Will Taliban in both Afghanistan and Pakistan agree to surrender arms? Will the United States agree to withdrawal of all foreign troops from Afghanistan? Will the government of Pakistan negotiate with Taliban who refuse to surrender arms? Will the Taliban in Afghanistan be willing to give legitimacy to the Afghan government and work under the current Afghan Constitution?

The answer to these and so many other questions emanating from the sort of hard conditions that each contending side representing the ongoing warfare in Afghanistan and Pakistan’s tribal areas is a big No at the present stage.

However, as stated at the start, the very fact that the resolve to peacemaking as an alternative to continued war fighting has finally dawned upon principal protagonists in the War on Terror—America and Taliban—and their respective allies, is a factor that should be taken seriously.

This is especially true when we consider the fact that since late 2001, the battle lines between two warring sides were more or less clearly drawn. There may be a bit of exception in Pakistan’s case, as the country did sign a few peace accords with Taliban, the most recent one negotiated between the government of its Frontier province and pro-Taliban militants in Swat Valley in May this year.

One thing that came out of the secret talks in Saudi Arabia was the reported willingness on the part of the Taliban to disassociate them from al-Qaeda. However, since official representatives of the Taliban movement led by Mulla Umar were not present in the talks, such report carries no value.

What if as the momentum for peace, at least in verbal expression of the contending parties, gains further momentum and we have an official proclamation from the hard-core Taliban leadership that they have no ties with al-Qaeda? Such a possibility will solve one of the key problems in the conflict in Afghanistan and Pakistan’s tribal areas.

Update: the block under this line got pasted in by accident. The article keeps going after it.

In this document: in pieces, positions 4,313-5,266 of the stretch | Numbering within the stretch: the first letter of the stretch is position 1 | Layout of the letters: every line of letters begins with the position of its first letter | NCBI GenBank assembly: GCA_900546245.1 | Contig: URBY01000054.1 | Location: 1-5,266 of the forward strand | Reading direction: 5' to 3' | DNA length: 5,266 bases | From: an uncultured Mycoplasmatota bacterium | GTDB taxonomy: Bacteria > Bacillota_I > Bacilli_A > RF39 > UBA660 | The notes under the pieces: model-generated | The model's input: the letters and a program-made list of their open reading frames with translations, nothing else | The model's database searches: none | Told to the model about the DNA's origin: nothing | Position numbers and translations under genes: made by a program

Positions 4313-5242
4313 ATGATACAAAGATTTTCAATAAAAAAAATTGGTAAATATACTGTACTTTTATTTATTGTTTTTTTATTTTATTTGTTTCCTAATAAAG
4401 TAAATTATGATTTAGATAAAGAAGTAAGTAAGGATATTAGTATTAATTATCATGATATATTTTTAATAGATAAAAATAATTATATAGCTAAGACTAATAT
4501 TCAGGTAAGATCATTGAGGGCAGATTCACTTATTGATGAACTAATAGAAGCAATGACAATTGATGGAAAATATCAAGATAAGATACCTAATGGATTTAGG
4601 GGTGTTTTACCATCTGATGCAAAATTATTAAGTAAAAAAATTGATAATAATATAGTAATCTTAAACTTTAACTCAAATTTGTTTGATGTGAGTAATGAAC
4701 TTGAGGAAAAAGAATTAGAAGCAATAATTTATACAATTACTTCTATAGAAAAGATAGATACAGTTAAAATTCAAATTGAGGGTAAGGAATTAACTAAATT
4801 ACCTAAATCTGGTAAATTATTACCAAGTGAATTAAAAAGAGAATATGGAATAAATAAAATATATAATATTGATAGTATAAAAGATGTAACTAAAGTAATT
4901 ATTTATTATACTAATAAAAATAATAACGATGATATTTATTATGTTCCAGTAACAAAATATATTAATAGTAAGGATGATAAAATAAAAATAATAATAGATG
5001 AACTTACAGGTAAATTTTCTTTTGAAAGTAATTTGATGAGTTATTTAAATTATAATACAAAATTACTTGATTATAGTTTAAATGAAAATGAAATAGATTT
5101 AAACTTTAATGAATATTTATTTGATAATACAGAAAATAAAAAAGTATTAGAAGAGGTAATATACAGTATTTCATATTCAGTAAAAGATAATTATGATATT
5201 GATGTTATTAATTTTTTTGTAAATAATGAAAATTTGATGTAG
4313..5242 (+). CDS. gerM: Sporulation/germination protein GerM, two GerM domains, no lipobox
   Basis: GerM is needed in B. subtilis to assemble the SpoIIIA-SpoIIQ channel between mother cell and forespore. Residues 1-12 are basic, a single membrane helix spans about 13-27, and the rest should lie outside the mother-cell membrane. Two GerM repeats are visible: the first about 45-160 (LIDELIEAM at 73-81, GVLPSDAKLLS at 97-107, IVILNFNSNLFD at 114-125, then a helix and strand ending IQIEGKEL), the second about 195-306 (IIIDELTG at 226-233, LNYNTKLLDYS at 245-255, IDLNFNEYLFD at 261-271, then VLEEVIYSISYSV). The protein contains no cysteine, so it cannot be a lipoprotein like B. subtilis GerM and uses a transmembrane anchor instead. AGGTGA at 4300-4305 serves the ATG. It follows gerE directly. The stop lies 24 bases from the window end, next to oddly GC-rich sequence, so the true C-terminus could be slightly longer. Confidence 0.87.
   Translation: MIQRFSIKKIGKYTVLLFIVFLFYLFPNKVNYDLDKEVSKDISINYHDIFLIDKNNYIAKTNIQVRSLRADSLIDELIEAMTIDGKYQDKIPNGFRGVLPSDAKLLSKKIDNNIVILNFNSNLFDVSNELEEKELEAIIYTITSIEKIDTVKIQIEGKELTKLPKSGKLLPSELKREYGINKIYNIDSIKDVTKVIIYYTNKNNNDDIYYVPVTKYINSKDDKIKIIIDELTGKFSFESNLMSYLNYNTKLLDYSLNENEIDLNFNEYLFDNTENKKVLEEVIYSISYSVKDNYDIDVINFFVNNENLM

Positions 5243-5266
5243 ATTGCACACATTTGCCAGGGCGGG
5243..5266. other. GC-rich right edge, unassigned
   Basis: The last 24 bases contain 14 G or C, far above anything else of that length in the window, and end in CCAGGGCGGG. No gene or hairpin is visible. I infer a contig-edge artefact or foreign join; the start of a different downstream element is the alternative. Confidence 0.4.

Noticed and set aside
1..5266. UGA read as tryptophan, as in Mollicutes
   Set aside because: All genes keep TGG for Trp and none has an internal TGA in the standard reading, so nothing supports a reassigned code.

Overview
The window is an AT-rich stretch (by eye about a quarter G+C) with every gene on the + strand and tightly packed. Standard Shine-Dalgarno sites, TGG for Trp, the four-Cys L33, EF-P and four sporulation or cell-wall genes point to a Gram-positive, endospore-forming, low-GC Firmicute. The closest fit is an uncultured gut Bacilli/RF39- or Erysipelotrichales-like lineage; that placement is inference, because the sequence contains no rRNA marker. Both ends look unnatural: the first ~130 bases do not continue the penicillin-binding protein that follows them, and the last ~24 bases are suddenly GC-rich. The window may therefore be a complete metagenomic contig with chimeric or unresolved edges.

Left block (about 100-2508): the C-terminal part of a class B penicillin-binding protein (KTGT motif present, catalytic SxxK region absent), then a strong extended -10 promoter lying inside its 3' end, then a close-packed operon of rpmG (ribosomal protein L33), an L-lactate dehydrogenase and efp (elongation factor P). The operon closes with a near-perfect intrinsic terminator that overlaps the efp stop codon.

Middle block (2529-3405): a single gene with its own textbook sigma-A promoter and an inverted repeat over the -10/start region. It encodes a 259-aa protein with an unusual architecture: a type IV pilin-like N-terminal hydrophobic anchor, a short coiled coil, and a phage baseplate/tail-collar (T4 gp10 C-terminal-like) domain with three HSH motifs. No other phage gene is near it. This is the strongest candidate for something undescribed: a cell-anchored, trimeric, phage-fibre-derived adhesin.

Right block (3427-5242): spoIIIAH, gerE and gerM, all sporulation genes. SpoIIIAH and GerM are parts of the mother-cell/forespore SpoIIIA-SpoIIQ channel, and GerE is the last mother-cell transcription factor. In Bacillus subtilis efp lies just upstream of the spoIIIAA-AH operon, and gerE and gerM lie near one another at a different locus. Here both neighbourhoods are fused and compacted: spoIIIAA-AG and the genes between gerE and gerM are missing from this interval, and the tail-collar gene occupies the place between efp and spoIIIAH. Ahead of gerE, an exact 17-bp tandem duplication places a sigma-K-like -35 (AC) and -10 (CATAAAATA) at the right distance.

For as long as Taliban do not separate themselves from al-Qaeda, neither the United States nor Saudi Arabia—for that matter, any country or organization engaged in the War on Terror—can negotiate with them. Likewise, neither the government of Pakistan nor that of Afghanistan will b ready to negotiate with an entity that refuses to surrender arms.

Given all of the above, we have to wait and see as to what sort of flexibility Taliban and America and their respective allies are willing to show in their currently uncompromising stances. However, since these positions have been adopted only recently, they have to include strict conditions as identified above.

As the international and domestic discourse on dialogue as the best solution to peace in the strife-torn regions of Pakistan and Afghanistan gains momentum, we may see Pakistani government announcing the end of its military operation in response to a Taliban offer of surrendering arms, we can visualize US and NATO announcing a phased withdrawal of international troops in response to an offer of Afghan Taliban and their militant allies to lay down arms, disassociate them from al-Qaeda, and embrace the current governmental order in Afghanistan.

These are possibilities that we can only talk about now. Only time will tell us how long it takes for them to realize. However, as it happens in the case of all conflicts, the processes to resolve them start from scratch, from a time when peace looks a distant dream. And we must know that there is always a ray of hope in the deadliest of situations. Afghanistan’s south and east, and Pakistan’s tribal zone, are no exception.

Access column at weeklypulse.org